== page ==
Frank MacDonald,
A Forest for Calum
(Cape Breton University Press, 2005)

Frank MacDonald writes from and about a small mining town on the island of Cape Breton and, I avow, the first novel by this long-time journalist takes a back seat to no other fictional tales of this island. This story book sits "right smart," as my grandmother would say, on my shelf of favorite local books; and, like the stalwart messenger of Cape Breton life it is, it sits in the company of other wonderful local short story writers and novelists: Alistair MacLeod, Beatrice MacNeil, Lesley Crewe, Neil MacNeil, Tessie Gillis, Clive Doucet and the D'Amours.

This story is a window to Cape Breton life in the 1960s. MacDonald pries open the shutters and wipes the window clean to show us life in a way that hasn't been expressed by any other writer I've read yet. At many times during the story, you step through the window into the street or into the community hall watching the dancers, standing shoulder to shoulder with the other people in the hall.

Descriptions are almost painted onto the pages. Regional sayings and witticisms had me laughing out loud, and a couple of times I had to lay the book down to finish enjoying the chuckle. The best thing about Frank's book was that it made my Christmas shopping last year very easy. All the family members who were living away from home received a copy of the book.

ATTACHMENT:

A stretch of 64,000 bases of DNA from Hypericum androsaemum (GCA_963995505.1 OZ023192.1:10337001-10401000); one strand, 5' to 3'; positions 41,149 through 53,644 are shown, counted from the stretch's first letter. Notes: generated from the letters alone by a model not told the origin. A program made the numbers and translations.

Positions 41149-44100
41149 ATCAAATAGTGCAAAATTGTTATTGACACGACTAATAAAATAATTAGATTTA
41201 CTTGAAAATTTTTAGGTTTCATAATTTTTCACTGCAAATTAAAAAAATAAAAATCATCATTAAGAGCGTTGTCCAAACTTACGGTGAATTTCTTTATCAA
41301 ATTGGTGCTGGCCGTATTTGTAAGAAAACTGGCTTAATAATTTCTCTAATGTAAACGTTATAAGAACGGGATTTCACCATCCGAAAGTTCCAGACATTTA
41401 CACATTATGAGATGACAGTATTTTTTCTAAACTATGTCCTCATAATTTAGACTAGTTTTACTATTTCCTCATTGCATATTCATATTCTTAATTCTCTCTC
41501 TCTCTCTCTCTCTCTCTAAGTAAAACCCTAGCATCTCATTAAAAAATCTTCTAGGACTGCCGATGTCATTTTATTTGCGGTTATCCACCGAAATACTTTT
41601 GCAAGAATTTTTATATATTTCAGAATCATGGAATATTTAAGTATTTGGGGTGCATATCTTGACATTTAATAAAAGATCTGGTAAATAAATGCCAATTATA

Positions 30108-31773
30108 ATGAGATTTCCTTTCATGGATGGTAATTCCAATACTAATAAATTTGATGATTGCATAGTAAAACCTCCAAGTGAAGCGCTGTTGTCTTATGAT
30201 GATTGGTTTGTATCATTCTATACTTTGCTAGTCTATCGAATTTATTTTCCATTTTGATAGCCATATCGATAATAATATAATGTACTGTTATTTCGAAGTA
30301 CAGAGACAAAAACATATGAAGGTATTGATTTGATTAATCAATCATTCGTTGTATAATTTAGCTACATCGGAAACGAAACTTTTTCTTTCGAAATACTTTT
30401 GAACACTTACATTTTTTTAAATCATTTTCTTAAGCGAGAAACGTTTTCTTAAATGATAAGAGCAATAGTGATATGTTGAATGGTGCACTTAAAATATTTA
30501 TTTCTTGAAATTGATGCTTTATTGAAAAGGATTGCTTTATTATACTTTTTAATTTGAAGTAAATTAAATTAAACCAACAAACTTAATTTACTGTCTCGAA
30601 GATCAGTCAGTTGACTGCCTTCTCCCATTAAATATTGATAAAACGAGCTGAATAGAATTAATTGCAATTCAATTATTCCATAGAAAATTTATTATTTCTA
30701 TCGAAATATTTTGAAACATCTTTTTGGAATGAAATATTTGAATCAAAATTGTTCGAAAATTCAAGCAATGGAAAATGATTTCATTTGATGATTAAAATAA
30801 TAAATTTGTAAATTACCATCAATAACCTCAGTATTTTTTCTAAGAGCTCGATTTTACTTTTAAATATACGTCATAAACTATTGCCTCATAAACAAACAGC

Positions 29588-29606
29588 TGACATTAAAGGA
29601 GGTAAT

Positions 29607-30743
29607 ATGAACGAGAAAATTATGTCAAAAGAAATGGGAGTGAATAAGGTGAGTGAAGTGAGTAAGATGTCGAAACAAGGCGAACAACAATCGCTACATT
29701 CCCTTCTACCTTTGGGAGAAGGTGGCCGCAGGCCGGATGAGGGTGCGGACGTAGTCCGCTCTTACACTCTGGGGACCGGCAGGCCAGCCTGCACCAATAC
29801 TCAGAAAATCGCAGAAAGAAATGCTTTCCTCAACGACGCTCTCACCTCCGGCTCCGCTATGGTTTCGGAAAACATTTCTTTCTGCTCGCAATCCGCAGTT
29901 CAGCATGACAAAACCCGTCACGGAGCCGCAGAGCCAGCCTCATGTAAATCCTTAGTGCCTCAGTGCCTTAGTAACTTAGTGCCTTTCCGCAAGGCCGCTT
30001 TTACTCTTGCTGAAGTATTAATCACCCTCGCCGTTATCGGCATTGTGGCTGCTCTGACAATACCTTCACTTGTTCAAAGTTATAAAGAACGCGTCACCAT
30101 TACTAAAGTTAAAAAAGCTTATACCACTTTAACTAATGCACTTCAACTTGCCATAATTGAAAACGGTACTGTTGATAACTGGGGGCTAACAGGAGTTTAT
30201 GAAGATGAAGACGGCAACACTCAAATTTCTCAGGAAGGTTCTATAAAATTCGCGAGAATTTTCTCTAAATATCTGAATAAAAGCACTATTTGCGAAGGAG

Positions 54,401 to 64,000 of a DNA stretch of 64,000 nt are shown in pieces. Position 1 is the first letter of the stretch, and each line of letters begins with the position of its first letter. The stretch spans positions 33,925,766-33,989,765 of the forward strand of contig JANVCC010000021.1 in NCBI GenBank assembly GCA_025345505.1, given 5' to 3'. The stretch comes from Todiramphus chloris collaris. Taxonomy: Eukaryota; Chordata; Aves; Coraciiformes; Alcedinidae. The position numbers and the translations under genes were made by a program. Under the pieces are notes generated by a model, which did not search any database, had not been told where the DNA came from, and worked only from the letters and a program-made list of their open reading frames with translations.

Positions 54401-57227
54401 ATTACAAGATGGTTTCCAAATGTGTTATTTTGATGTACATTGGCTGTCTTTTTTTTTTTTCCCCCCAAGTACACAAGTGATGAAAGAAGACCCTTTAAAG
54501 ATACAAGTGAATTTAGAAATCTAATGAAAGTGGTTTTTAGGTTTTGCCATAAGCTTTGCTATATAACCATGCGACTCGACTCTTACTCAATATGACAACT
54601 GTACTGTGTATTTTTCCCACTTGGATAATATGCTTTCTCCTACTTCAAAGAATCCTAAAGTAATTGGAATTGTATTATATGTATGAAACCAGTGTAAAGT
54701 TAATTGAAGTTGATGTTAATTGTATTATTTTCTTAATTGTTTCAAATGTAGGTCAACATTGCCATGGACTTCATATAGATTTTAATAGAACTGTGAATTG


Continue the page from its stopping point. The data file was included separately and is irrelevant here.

In the story, young Roddie grows up under the wing of his widowed grandfather, Calum. The grandfather's first language is Gaelic and, though he speaks English, he thinks in Gaelic, his logic is in Gaelic and his beliefs are based on Gaelic. Scots Gaelic.

Roddie watches as influences of radio and TV clash with traditional fiddle and storytelling. Without a father, Roddie knows he inherits some of his grandfather's values, but because of the times, knows there are strong differences, too. He and his best friend, Duncan grow up together and their friendship is one of the best features of the story.

You'll find this a regional story, but it's full of experiences that anyone can connect with.

Frank MacDonald reveals "the knowing" that is a vital part of a Cape Bretoner's existence: the knowing of each other, and the knowing of each other's history, and the resulting types of justice and tolerance that exist in a small town because of knowing thy neighbour. Frank artfully reveals this without stalling the storyline, and because this is a facet of life that is gradually disappearing, it makes the book all the more relevant to proponents of the lifestyle of small communities.

The part I liked least was the ending. I wanted more for Roddie. On that last day, I wanted to hear him talk about his fears, his loneliness, his hopes and perhaps even his anger. And I wanted him to holler to the world. ... Hmmm, never mind, perhaps there'll be a Book 2.

by Virginia MacIsaac
23 December 2006

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